In his first press conference as president-elect, Donald Trump outlined concerns of how his business interests will be managed to prevent any conflict of interest as president.
“I could actually run my business and do government at the same time, but I don’t like the way that looks,” Trump said, noting over the weekend he turned down a $2 Billion deal in Dubai.
Introducing Sheri Dillion, a lawyer obtained from the firm Morgan Lewis, Dillon outlined to reporters the structure plan that Trump will take to prevent a conflict of interest relating to his business during his duration as President. Such plans includes, putting his personal assets into a trust, relinquishing control of his business to his two adult sons — Donald Jr and Eric Trump, along with Trump Organization CFO Allen Weisselburg, terminate any pending business deals and donate all foreign government payments to his hotels to the U.S. Treasury.
“To further reinforce the wall that we are building between President-elect Trump and the Trump Organization, Trump has ordered, through his trust agreement, to sharply limit his information rights,” Dillon said. “In sum, all of these actions — complete relinquishment of management, no foreign deals, ethics adviser approval of deals, sharply limited information rights — will sever President-elect Trump’s presidency from the Trump organization.”
Dillion told reporters that it would be impossible for Trump to put his business into a blind trust. Instead, Trump will relinquish control without having any involvements to his two sons, Don and Eric and Trump executive through a “trust agreement.”
“You cannot have a totally blind trust with an operating business,” Dillion said. “President-elect Trump should not be expected to destroy the company he built. President Trump can’t un-know he owns Trump Tower.”
She added that Trump’s decision to separate himself from his business was made “voluntarily,” pointing that under the U.S. conflict of interest laws that neither the president or the vice president are “required to separate themselves from their financial assets.”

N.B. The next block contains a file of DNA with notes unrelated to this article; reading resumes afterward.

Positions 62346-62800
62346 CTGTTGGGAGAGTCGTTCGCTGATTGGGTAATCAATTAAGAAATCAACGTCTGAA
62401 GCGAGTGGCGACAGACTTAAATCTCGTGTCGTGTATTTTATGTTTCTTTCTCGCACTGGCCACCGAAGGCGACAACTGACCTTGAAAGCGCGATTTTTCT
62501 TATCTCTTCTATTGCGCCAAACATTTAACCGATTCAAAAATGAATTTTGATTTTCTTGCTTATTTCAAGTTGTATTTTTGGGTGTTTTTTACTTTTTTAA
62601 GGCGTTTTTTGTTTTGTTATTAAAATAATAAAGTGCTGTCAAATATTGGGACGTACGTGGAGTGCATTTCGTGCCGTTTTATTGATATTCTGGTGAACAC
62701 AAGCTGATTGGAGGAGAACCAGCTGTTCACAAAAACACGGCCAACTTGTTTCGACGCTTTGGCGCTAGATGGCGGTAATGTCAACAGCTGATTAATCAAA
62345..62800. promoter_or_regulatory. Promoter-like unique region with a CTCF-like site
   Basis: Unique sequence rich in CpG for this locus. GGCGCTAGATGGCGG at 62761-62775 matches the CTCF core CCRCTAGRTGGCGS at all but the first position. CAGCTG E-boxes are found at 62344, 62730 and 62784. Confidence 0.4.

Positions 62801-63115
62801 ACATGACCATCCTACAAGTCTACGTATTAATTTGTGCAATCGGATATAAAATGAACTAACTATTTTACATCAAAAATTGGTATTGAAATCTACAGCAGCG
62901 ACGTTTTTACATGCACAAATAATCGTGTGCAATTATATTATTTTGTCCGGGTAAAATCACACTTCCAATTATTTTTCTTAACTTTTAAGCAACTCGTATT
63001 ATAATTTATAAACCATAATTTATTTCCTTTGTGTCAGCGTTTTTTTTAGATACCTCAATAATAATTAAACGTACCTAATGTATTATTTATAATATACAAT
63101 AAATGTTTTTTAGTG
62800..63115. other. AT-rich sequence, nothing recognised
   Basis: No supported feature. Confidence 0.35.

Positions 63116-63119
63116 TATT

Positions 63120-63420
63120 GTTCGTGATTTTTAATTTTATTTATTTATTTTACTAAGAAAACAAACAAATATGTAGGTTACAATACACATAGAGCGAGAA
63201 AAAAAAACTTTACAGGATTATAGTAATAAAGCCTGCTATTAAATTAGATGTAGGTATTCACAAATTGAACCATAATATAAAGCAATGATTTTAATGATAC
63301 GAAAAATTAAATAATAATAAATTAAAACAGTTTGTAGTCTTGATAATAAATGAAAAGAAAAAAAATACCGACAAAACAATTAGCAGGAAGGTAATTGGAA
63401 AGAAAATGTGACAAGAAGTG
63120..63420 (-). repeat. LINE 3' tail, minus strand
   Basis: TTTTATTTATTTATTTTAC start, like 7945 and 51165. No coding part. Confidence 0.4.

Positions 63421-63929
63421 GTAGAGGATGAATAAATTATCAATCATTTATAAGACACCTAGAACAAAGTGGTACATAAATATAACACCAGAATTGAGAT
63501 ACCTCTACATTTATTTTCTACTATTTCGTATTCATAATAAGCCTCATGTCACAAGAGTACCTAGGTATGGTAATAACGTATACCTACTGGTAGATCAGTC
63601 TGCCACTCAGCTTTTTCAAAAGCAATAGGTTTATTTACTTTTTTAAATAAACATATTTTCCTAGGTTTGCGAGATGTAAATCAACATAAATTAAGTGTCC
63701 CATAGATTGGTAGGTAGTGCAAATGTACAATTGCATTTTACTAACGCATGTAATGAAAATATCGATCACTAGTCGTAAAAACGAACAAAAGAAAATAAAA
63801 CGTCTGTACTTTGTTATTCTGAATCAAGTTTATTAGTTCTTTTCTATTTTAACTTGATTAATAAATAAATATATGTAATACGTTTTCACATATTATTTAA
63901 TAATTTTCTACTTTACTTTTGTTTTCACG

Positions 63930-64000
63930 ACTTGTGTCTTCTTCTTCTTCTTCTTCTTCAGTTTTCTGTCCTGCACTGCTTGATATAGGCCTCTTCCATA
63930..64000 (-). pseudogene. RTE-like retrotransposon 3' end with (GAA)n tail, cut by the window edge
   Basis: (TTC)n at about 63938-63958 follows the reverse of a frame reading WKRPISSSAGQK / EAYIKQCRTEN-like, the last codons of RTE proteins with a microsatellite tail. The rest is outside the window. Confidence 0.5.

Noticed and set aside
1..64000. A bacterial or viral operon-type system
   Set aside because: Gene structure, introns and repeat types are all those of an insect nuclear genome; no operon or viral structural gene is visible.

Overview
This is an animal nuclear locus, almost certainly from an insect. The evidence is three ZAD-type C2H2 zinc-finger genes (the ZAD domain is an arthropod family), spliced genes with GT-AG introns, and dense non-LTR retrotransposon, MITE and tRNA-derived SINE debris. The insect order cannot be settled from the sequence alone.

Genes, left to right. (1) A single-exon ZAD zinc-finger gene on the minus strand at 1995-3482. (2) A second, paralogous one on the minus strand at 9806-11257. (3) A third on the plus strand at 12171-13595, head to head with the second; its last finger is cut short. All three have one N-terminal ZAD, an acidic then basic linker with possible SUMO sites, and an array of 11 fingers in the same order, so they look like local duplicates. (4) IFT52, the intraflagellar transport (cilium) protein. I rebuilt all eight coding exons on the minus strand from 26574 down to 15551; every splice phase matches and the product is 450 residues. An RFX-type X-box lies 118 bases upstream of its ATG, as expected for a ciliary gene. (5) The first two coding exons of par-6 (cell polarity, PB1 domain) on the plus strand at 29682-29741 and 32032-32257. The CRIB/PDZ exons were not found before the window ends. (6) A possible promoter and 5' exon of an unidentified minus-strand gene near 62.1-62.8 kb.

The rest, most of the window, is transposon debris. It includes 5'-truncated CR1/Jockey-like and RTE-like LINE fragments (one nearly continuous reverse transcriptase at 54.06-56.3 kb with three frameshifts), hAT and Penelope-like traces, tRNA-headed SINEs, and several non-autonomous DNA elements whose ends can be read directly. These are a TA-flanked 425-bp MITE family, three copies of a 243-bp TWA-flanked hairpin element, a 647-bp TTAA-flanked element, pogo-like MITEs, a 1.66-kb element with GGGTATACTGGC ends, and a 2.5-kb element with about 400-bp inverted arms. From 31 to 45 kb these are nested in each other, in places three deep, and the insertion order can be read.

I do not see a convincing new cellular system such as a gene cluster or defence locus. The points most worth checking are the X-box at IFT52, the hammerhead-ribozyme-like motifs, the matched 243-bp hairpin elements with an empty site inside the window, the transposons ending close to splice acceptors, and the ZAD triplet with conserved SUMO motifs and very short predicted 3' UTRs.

Regarding new foreign deals, Dillion stated that “no new foreign deals” will be made during Trump’s presidency, but will allow domestic deals to occur after going through a “vigorous vetting process.”
“The trust agreement as directed by President Trump imposes severe restrictions on new deals,” Dillon said. “No new deals will be made whatsoever during the duration of President Trump’s presidency and new domestic deals will be allowed, but they will go through a vigorous vetting process.”
Dillon added that Trump will only know of the new deals being made by the Trump Organizations by reading it in the papers or on TV, emphasizing that any new deals could be “perceived as causing a conflict” or “exploring the office of the presidency.”
Other actions Trump would take regarding foreign government as president would be to voluntarily donate all profits made from foreign government to his hotels to the U.S. Treasury, to prevent any violation of the Constitution’s emoluments clause. Dillon clarified that applying the emoluments clause that prohibits the president from accepting gifts from foreign governments unless authorized by Congress is unfair to apply to “arm’s-length transactions” that Trump has “absolutely nothing to do with” or “isn’t even aware of.”
“Since President-elect has been elected, some people want to define emoluments to cover routine business transactions like paying for hotel rooms, suggesting that the Constitution prohibits the businesses from even arm’s-length transactions that the president-elect has absolutely nothing to do with and isn’t even aware of,” Dillon said. “The Constitution doesn’t require Trump to do anything here, but he wants to do more than what the Constitution requires.”
“Trump has decided that he is going to voluntarily donate all profits from foreign governments payments made to his hotel to the U.S. Treasury so this way, it is the American people who will profit.”